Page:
DORSET highways officers have ruled out acting on “urgent” calls from a coroner after a cyclist was killed on the A338 Spur Road.

Richard Middleton, assistant coroner for Dorset, raised concerns about a lack of a cycle lane or warning signs to drivers about cyclists after Christopher Gibbs died in a crash on the road.

Mr Gibbs, 30, who had been cycling home from work on the Spur Road, died at the scene of the collision from the head and chest injuries sustained when he was hit from behind by a van at around 10.15pm on October 3, 2017.

Driver Kevin Johnson, 58, of Thatcham, Berkshire, pleaded guilty to causing death by careless driving at Bournemouth Crown Court and was ordered to carry out 240 hours of unpaid work.

Mr Middleton wrote to the local authorities responsible for the Spur Road in a prevention of future deaths report. He raised concerns that there was a risk future deaths will occur unless action was taken.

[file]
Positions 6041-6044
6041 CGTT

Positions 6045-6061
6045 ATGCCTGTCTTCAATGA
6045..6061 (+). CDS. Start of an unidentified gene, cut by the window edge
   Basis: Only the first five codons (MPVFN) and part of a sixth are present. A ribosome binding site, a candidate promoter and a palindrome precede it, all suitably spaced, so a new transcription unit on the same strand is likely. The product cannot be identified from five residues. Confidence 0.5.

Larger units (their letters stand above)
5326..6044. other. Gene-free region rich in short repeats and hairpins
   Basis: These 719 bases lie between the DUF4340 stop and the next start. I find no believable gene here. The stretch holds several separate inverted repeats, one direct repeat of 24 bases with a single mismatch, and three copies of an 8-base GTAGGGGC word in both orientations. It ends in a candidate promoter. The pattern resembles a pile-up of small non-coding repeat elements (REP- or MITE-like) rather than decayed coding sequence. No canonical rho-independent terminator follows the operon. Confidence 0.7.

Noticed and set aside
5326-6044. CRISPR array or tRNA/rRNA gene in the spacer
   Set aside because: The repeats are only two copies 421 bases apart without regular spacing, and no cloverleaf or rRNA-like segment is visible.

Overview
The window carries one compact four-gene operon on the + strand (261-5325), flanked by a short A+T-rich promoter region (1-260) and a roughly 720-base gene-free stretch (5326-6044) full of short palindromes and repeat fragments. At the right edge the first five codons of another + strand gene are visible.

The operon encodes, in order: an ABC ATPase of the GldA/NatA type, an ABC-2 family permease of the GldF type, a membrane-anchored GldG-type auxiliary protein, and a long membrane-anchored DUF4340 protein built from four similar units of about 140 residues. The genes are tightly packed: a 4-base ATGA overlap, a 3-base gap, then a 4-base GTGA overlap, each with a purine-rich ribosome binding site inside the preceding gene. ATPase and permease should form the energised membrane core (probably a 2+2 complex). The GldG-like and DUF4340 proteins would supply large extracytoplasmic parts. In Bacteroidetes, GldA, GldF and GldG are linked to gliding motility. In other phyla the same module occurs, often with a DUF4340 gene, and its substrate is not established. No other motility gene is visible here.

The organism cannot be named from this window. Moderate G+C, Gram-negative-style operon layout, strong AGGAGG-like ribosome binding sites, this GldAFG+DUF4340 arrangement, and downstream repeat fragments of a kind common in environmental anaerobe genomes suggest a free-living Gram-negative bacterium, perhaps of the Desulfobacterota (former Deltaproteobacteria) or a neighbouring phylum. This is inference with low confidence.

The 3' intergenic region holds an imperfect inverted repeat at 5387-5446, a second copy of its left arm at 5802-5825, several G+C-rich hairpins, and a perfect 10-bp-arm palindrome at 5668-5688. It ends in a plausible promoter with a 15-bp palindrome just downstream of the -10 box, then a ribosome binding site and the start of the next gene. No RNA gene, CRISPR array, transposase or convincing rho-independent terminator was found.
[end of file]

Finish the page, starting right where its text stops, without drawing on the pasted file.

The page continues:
“There is no cycle lane on either side of the carriageway,” said Mr Middleton.

“There are no warning signs to drivers making them aware of cyclists. Warning signs at the eastbound carriageway near the Blackwater junction and westbound carriageway soon after the Ashley Heath roundabout would prompt such consideration by drivers in what would then be an unremarkable 10-mile drive.

“Such information would hopefully be at the forefront of drivers’ minds as they commenced this 10-mile section of his/her journey.”

He added: “In my opinion urgent action should be taken to prevent future deaths and I believe you and/or your organisation have the power to take such action.”

However, Dorset Council said it would not take up any of the suggested measures.

Mike Potter, road safety manager for Dorset Council said the local authority had replied to the coroner.

“While there are no regulations that prevent a cyclist from using dual carriageways such as the A338, it is not something that Dorset Council actively encourage,” said Mr Potter. “The road has not been identified as a key cycle route, and facilities for cyclists on or alongside the road are not being considered at this time.

“Dorset Council will not be supporting the installation of cycle warning signs as, not only would it go against the prescribed use of such signs, they could generate a false sense of security and encourage more people to choose to cycle on the A338.”